Computer Reconstruction of Ancient Mummies

Archeology today has nothing in common with early excavations. Archeology of the past was more looting than studying. The objects of value found made it to market and sold. Modern archeology stopped the displacement of artifacts so the entire scene holds its cultural and historic value.

Egypt mummification and the more than 5,000 years of recorded history in the region ranks Egypt its own classification of archeologist. Egyptologists study the ancient tombs and pyramids in hopes of learning the culture, health and everyday lives these people lived. Looting and grave robbing of the pyramids started during a period of famine in Egypt. The robbers more than likely knew the royal inside personally. These raids on the wealth left inside the mummy’s wrapping left the body exposed, and they decomposed back into dust. Modern technology allows science to reconstruct the person inside the wraps without disturbing them.

CAT scans are able to take 3-D x-rays of mummies. These x-rays are stored in a computer and, when ready, pieced together like a puzzle. The images taken are thin slices and reconstructed one layer at a time. The completed picture shows the body inside and, with digital imaging, an actual face appears.

The biggest advantage to 3-D reconstruction lies in the thin slices. Each gives an insight into the health of the person. Some mummies show healed injuries to bones and soft tissue. Other images point to diseases like malaria inflicting the person. A look at bone and teeth shows how nutritious their diet was. These people had a life span of 35 to 45 years and their body structure was much smaller than people today. The use of 3-D imaging tells science why they were smaller and why they lived such short lives.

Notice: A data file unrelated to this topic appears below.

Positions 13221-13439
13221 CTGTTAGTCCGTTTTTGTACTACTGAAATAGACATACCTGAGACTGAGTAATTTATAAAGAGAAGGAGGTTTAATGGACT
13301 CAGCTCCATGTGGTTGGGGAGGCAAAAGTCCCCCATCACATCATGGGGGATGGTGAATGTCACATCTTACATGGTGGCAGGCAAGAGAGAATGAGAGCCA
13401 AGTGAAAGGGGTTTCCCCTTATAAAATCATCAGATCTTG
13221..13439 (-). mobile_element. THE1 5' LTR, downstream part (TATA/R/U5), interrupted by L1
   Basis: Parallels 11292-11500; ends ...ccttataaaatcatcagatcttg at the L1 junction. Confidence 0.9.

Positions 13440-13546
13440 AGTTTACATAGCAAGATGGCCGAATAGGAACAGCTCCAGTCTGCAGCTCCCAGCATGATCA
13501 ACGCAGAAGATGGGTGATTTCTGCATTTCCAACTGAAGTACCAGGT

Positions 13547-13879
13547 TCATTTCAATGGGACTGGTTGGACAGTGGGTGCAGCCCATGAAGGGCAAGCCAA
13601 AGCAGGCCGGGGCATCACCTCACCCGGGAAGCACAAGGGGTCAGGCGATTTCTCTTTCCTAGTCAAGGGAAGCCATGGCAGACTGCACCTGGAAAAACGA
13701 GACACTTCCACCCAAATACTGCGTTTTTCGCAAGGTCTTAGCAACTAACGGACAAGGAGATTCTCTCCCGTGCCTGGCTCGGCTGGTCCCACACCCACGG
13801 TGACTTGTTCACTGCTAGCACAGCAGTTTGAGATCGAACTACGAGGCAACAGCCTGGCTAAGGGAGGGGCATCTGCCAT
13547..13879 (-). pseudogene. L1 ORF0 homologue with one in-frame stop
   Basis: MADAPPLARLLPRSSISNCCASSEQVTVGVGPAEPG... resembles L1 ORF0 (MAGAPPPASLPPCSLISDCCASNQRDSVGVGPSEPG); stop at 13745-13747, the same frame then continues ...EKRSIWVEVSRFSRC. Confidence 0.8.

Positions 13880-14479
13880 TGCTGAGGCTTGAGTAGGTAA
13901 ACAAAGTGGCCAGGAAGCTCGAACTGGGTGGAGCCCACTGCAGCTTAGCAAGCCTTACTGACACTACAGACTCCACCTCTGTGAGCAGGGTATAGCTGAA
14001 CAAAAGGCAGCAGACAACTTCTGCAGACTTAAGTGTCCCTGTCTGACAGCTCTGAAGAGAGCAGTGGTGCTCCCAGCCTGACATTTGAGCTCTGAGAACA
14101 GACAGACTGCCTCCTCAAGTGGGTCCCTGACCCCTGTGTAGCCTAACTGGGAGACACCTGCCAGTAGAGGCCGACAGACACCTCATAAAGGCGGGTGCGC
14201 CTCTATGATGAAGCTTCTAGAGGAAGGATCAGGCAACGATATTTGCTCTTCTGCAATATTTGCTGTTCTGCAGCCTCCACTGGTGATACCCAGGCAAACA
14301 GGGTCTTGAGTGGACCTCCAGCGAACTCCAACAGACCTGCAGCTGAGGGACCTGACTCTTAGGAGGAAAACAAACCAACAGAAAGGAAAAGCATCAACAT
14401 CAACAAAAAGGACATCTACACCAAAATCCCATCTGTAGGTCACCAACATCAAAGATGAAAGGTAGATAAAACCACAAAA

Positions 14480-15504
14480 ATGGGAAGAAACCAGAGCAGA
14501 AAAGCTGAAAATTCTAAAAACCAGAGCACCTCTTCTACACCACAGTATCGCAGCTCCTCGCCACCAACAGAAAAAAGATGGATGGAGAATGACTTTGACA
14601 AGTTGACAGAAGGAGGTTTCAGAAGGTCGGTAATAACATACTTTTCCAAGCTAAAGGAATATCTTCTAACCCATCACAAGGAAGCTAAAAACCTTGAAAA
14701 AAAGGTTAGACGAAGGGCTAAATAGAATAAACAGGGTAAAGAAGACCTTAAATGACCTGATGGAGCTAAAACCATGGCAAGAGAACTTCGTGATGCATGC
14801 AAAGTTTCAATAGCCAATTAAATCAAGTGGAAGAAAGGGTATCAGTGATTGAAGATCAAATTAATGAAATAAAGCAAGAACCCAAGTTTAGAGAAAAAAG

Computer reconstruction lets scientists see all of these important factors without touching the actual mummy. The bodies come from their tombs or shelves in the museum, are scanned and returned to their resting places. Recent examination of King Tutankhamen’s remains showed the boy king cut in half when archeologists removed him from his coffin. The discomposure made moving the small mummy dangerous, and no one knows where some of his remains were.

The modern use of CT scanning greatly increases science’s knowledge of ancient people’s lifestyles and nutrition. The bodies are left intact and returned to their tombs where they belong, leaving these precious artifacts their dignity so a whole picture is brought to life once the scans and models are complete. This is a wonderful science.